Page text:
Relatedly, we can’t simply put those words in any various patterns that we want and expect to have a proper expression of Orthodox theology. The heretical Gnostics, for instance, were quite adept at taking words from Scripture, giving them new meanings unattested by Apostolic Orthodox Christianity, and rearranging them into various extraordinary ways to support their dualistic and exclusionistic fantasies. Likewise, we have an excellent example, again one hammered out over the course of the fourth century, of the Nicene-Constantinopolitan Creed, the Creed that every Orthodox Christian throughout the world knows and loves. Its wording was precisely formulated throughout the course of countless discussions amongst power-hitter theologians, themselves often belonging to the educated elite of their day, in order to avoid the statements within it being misconstrued by anyone in support of their various heresies. The Creed itself is very clear, and was designed to be so. It’s only later (and modern) pseudo-sophisticates that read a “nuanced complexity” into it, a suggestion wholly alien to Orthodoxy, but quite at home in gnosticism and today’s cult of the passions. Look also to the writing Saints, whom we call the Church Fathers (under which general title we also include female writing saints as well, the Church Mothers). Orthodoxy finds not a mere historical value in them as signposts of dogmatic development, but great value in them as travelogues of fellow-travellers along the Way, the records of Saintly instructors valiantly fighting for the salvation of souls. Their words are alive to us in a way that isn’t the case with even most modern and unquestionably Orthodox writings. Part of this is the theosis that these Saints exhibit in their writings: they had so deeply and consistently breathed in the Holy Spirit in the course of their lives of prayer and struggle (askesis or podvig) that we cannot help but to recognize Him gusting through their writings in a way different from the slight and failing breezes we may experience from the writings coming from our own lazy and slothful fingers. Even so, there are and have been some modern Church Fathers by whom we are blown away (St Theophan the Recluse, St John of Kronstadt, St Nikolai Velimirovich, St Silouan, and others). What is common to these writing Saints are several things: a.) their avoidance of phrasing their writings in a way that might be misconstrued; b.) their consistent usage of the Church’s theological vocabulary; c.) their intent focus on their audience, which are instructed for the benefit of their souls. In fact, these points are precisely what one would expect of a Saint, are they not? Their Saintliness pervades their writings, from vocabulary, to expression, to intent. We can and do, in fact, say that the Holy Spirit inspired the form of their writings, through His activity in their lives. The lives of the Saints are examples for us, and that includes not only their manner of living, but their manner of writing, as well. It is a form of expression which is deeply rooted in Orthodoxy, full of the love of God and neighbor. Thus much for Orthodox form in theological expression.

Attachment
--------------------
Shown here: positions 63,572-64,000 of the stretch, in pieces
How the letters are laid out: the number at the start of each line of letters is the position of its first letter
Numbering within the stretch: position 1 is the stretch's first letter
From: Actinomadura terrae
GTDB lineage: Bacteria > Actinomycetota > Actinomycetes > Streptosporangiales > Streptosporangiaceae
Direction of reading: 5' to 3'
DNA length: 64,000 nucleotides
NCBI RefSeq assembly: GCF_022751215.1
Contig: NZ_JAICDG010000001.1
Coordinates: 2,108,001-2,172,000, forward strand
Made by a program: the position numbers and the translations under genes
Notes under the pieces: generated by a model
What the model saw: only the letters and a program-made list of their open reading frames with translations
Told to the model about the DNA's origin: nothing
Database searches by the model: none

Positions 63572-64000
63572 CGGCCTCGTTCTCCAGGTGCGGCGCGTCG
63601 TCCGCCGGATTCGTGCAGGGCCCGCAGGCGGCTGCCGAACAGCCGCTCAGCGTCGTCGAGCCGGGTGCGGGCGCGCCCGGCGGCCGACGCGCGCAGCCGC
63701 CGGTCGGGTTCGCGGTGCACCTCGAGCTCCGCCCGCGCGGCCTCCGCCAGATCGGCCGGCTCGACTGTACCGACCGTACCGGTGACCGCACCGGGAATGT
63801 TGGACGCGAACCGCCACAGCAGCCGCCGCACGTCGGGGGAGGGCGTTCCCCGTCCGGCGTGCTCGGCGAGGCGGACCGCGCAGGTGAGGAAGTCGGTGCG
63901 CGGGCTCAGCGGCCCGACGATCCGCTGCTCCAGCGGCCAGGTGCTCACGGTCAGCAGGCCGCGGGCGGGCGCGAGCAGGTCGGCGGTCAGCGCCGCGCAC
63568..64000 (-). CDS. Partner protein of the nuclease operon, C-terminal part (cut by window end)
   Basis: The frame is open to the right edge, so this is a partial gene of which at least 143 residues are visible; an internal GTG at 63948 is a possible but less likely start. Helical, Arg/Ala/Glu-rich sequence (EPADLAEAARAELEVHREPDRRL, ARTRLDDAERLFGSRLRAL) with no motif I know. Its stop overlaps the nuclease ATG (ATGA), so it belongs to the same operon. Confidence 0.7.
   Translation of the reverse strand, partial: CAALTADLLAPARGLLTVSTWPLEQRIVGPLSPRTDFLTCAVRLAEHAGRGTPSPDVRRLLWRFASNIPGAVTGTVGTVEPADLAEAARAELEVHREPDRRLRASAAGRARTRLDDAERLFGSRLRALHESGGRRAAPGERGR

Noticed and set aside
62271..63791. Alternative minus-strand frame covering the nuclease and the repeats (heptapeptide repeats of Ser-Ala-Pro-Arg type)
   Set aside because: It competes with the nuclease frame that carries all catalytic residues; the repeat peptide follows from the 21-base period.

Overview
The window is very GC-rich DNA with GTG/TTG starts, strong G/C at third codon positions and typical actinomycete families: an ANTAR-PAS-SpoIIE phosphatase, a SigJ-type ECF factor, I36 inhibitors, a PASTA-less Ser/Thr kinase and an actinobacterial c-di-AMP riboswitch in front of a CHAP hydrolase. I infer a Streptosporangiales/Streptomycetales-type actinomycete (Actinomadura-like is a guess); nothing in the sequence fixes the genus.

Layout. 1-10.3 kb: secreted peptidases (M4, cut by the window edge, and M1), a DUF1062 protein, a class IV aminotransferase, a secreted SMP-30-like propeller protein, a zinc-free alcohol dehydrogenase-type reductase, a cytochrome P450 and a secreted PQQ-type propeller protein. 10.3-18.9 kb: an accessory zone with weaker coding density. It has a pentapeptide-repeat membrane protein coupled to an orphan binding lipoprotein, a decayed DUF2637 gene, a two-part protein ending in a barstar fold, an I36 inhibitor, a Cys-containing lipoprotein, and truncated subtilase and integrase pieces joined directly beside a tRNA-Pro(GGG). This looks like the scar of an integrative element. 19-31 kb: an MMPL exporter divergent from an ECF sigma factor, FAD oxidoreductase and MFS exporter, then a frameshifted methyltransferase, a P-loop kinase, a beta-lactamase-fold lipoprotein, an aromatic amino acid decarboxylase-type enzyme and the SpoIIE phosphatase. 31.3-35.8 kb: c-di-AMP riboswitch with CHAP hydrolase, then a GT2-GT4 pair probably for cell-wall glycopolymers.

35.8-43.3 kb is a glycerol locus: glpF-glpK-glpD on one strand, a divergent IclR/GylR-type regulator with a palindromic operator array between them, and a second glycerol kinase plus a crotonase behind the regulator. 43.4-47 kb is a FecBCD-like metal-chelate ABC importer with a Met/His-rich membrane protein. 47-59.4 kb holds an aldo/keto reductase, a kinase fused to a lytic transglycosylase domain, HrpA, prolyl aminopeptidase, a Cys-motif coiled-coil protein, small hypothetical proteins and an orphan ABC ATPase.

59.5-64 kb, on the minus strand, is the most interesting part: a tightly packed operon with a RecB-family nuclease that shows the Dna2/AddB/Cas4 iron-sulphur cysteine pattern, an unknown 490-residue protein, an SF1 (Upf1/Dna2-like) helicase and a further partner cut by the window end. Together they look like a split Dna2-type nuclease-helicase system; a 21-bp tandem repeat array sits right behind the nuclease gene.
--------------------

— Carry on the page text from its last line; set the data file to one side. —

Tradition is the life lived in the Church, the Body of Christ, in the Holy Spirit. In that sense, Tradition, which cannot be abstracted into a set of rules and recipes, includes within it the Saintly examples of those who formerly on this earth and currently in Paradise live out their lives in prayer and struggle for us. They are not dead, only distant, and then only as distant as we situate ourselves from them. We are certainly correct to say that the example of expression as preserved in the writings of the Saints stands supreme as the exemplar for our own paltry efforts, as for all living within Tradition, the life of the Church. We cannot simply go off in a different direction of expression altogether, utilizing phrasing (form) and vocabulary (substance) that not only can often be misconstrued, but some of which can only indicate something incorrect in relation to Orthodox theology proper. That is not only abandoning Tradition in the example of the Saints, but a dereliction of the duty of an Orthodox instructor within Tradition working for the salvation of souls.

I’ll continue in another post after Pascha, looking at some concrete examples.

17 Replies to “Form and Substance”

  1. While I am sympathetic to the general drift of your post, numerous details aren’t filled in. Here’s a question or two: (1) how can Orthodox writings be explained to those who do not understand them if the explanations are constrained as to substance and form as you suggest? Also, (2) don’t we see change in the meaning of terms across the writings of the Fathers? It seems to me that the struggle of the Fathers to express what at least resists expression often leads them into remarkable linguistic innovation. Are we not allowed to imitate them in this, even scrupulously and modestly? –I’m genuinely (not rhetorically) asking these questions. I don’t know the answers to them.